“Let the material be itself and do what it does best,” explains designer and Herman Miller Creative Director, Susan Lyons. Material honesty is about being true to the natural attributes of a material and taking full advantage of its capabilities.
The Eames molded plywood lounge chair (LCW), as Lyons mentions, is an example of this philosophy at work. The lounge, crafted from molded plywood and left uncovered, allows the wood’s natural beauty to shine. Combined with a sculpted form designed to the contours of the human body, the LCW has a utilitarian elegance that rightly earned it the distinction of Best Design of the 20th century by Time magazine.
Honesty is one of five material design principles Lyons and Herman Miller live by: honesty, utility, economy, pleasure, and possibility.
Five principles guide Lyon’s work as our Materials Creative Director: honesty, utility, economy, pleasure, and possibility. Each is essential when creating innovative products and environments.
Susan Lyons got her start printing “artsy” t-shirts for a college fundraising project which caught the attention of the Metropolitan Museum of Modern Art, who later ordered 200 of them.
As her career grew, Lyons’ passion for textiles turned towards sustainability. “Spending my days in the [textile] factory made me realize how much I enjoyed the process of making. I had this idea that we could make things more intelligently, more green,” she said. Working with other environmental advocates, Lyons developed an award-winning collection of cradle-to-cradle compostable textiles.
At Herman Miller, Lyons has her hands in nearly every project. From color palettes to textiles and materials, she works with our other designers to make sure every design is just right.
“As Charles Eames said, Herman Miller should make ‘the best for the most for the least,’” says Susan Lyons, design consultant for Herman Miller’s Materials Program—now one-year old. “So let’s call this the year of Grades 1 and 2.”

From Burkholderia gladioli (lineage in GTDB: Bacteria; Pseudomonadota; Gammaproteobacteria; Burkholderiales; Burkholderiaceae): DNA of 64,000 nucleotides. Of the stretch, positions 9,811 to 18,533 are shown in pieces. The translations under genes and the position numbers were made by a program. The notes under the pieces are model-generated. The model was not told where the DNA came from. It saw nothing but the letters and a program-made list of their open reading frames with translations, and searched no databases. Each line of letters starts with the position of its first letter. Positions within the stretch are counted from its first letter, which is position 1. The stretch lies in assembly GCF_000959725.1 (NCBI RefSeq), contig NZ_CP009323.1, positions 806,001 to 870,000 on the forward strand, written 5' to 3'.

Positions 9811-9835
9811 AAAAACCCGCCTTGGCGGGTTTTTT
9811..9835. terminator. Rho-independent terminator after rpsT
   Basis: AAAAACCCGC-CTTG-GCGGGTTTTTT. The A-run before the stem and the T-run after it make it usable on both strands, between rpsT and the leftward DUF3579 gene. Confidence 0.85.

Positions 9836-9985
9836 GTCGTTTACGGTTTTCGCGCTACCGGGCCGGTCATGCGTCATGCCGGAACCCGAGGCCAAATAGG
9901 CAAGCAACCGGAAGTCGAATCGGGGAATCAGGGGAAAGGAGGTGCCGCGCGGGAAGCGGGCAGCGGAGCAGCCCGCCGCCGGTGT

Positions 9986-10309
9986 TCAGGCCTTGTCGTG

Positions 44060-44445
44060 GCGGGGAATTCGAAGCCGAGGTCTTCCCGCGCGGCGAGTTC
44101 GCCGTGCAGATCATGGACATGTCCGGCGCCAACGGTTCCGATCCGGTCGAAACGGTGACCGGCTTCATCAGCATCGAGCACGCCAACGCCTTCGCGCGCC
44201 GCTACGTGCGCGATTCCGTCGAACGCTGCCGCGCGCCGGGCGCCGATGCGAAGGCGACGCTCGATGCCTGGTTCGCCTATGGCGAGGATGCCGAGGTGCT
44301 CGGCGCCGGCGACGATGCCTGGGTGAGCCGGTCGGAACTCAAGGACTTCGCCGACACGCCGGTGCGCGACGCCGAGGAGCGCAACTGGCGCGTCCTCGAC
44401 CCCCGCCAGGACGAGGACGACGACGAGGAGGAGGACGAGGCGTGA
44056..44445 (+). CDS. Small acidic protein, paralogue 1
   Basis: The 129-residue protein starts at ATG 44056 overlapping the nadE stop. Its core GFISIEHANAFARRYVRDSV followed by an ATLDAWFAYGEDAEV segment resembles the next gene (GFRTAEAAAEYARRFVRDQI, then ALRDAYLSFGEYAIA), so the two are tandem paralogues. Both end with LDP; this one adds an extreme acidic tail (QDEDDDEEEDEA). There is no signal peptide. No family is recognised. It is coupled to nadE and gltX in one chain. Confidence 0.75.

“We have been working hard to design and develop innovative materials that are both purposeful and beautiful, as well as low cost.”
The work has paid off with great reviews. In fact, the program received a Silver award from the International Design Excellence Awards (IDEA, sponsored by Business Week) in the Design Strategy category.
Developed by the Michael McGinn Design Office, the Materials Program consists of two equally important components:
• The Materials Collection: physical sampling to be seen and touched.
• The Online Materials Program: a website to explore and understand our materials and their application.
I don’t envy designers their task of deciding which fabrics and finishes to choose for furniture. With so many choices and constraints to deal with, I hear it can be a complex and frustrating process. But it’s also typically the favorite part of their job because it’s a chance to get creative. So to make things easier, more gratifying, and more fun, Herman Miller revamped its Materials Program. They’ve made it simple, logical, and closely aligned with how designers and specifiers like to think about and use materials.
In addition to the online Materials Program, Herman Miller developed a new way for designers to interact with the choices the company offers. The Materials Collection, a sensibly-sized, permanently bound, recyclable set of books, contains complete swatch presentations for the entire textile and finish offering. The Collection is housed in four Baltic birch plywood slipcases. Nice. Reliable. Easy to use. So easy even a writer could do it. Read more